Yet viewers of art were not the only critics. Impressionistic art itself was a critic of the swiftly changing capitalist world. At the time, new factories and buildings were being created in place of older structures. Many artists disapproved of the destruction of the traditional buildings. In a hurry to record the old buildings before their complete destruction, urban photographs would be taken. From the photographs, painting would then be created. These photographs were considered a form of preservation through representation.
Many paintings also displayed urban life genre. The impressionists of these paintings were usually in support of urbanization. The energy of artistic modernism, with its ability to embody the excitement of the modern city, was a major feature of impressionistic art in this period. Paintings of this sort included the shopping scenes of Franz Marc and Kirchner, the urban constructions paintings among futuristic painters; the black-and-white punctuation of Vallotton’s urban prints; the gritty representations of New York by John Sloan, Joseph Stella, and Edward Steichen; Degas’s brothels, and Toulouse-Lautrec’s cafes.6 Each of these impressionistic works reflected the painters positive attitude toward the modernizing world. They stressed notions of balance, order, harmony, and internal unity in reflection of their importance as essential conditions of modern urban life.
The new ways of life were not only based in economic related aspects of culture, but also in scientific advancements. Impressionism’s arrival at the time of new technologies allowed for advancements in the field of art, and specifically impressionism to be great. Firstly, impressionists were the first to paint the out-of-doors while outside. This was made possible by the advent of tubes of paint. Before tubes of paint, the small mixing bowls used for paint would dry up quickly when outside. The famous impressionist, Renoir said, “Without tubes of paint, there would have been no impressionism.”7 Portable easels also allowed impressionists to more easily paint outside. Scientific experiments with chemical pigments brought a greater variety of colors to the art world as well.
Yet, their was a single technology that had a tremendous influence on impressionism. Though present some time before impressionism, the expansion of photography throughout the nineteenth and twentieth centuries impacted impressionistic works. During the time of realism, photography first began its influence in the art world. Upon inspection of the actual colors that made composed a photographic image, painters learned that various combinations of small dots of primary colors created the wide spectrum of colors. This followed a key characteristic of impressionism where paintings were made of small strokes of the primary colors.
Photography was also praised for its precise accuracy that could then be imitated in realistic paintings. The certain type of photography used at the time by impressionists was called daguerreotype. Daguerreotype was also known as glass-plate photography and it produced absolutely smooth and insistently linear representations of a subject. This emphasis on edges was disliked by impressionists and considered too crude. They did not want to “freeze” the subject with hard outlines. The type of photography mimicked by impressionists was called calotype or the paper-negative process. This kind of photography produced rougher images whose tonal masses defined their subjects in terms of value more than outline. This was admired by the impressionists who appreciated an image for its entire emotional appearance rather than its detailed borders. Impressionists also appreciated photographs because when an object was in motion it appeared blurry. This gave the image a less realistic and more impressionistic form. Photographs were often cropped at the edges as well, sometimes leaving half of an object out of the picture. This was imitated in many impressionistic paintings.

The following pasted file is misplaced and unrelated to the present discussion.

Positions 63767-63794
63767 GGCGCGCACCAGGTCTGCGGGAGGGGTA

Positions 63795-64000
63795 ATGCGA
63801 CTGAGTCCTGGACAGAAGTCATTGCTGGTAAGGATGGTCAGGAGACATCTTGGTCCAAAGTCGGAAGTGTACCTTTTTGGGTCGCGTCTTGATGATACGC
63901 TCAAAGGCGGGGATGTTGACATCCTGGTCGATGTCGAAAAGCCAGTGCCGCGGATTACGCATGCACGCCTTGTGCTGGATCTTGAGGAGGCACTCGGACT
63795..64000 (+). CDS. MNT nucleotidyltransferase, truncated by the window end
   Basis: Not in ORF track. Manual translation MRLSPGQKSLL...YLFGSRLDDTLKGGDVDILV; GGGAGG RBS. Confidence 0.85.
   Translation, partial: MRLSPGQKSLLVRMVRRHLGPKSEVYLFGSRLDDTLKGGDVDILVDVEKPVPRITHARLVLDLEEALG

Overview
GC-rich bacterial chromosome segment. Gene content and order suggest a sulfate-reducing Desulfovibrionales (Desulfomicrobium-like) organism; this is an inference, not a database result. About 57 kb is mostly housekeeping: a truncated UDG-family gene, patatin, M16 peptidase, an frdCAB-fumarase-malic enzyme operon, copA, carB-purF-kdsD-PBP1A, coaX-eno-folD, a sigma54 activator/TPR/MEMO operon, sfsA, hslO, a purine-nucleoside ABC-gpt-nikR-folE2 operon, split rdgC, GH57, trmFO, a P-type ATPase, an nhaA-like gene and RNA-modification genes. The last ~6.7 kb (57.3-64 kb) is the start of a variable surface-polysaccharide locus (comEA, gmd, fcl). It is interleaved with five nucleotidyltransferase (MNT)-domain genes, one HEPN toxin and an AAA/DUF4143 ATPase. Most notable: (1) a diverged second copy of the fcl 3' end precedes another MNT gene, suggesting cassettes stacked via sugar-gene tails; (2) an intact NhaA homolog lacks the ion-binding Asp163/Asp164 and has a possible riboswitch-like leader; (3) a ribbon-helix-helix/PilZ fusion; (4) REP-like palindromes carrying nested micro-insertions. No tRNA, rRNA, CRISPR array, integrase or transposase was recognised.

When the world of art transformed to impressionism, these two forms of photography laid the foundation for the two basic divisions of impressionism. The first of these, was Transparent Impressionism. This included painters of mostly landscape or urban views. Transparent impressionistic paintings portrayed what appeared to be the impressions of visual reality. Monet was the known for his practicing this style. In his works, the subject of the painting was the entire visual field in front of the painter rather than clearly separate forms in “illusionistic space.”8 The eye is fetished over the reality.
The other division of impressionism was called Mediated Impressionism. Under this painters constructed images emphasizing the contingent and elliptical aspects of a subject. Impressionists such as Degas and Mary Cassatt were mainly figure painters of Mediated Impressionism. In their works, visual reality was conceived not as a vibrant colorful field, but as a social world in which the figure and its various grounds were analyzed.
It is in these ways that Impressionism was shaped by a changing society. As the economic world made its first steps toward modernization, the art world followed in its path. The subjects, surfaces, imagery, texture, composition, and color of art endured numerous alterations in the span of just two centuries. These changes continued in correspondence with the advancements and modifications of technology, the economy, culture, and the social structure.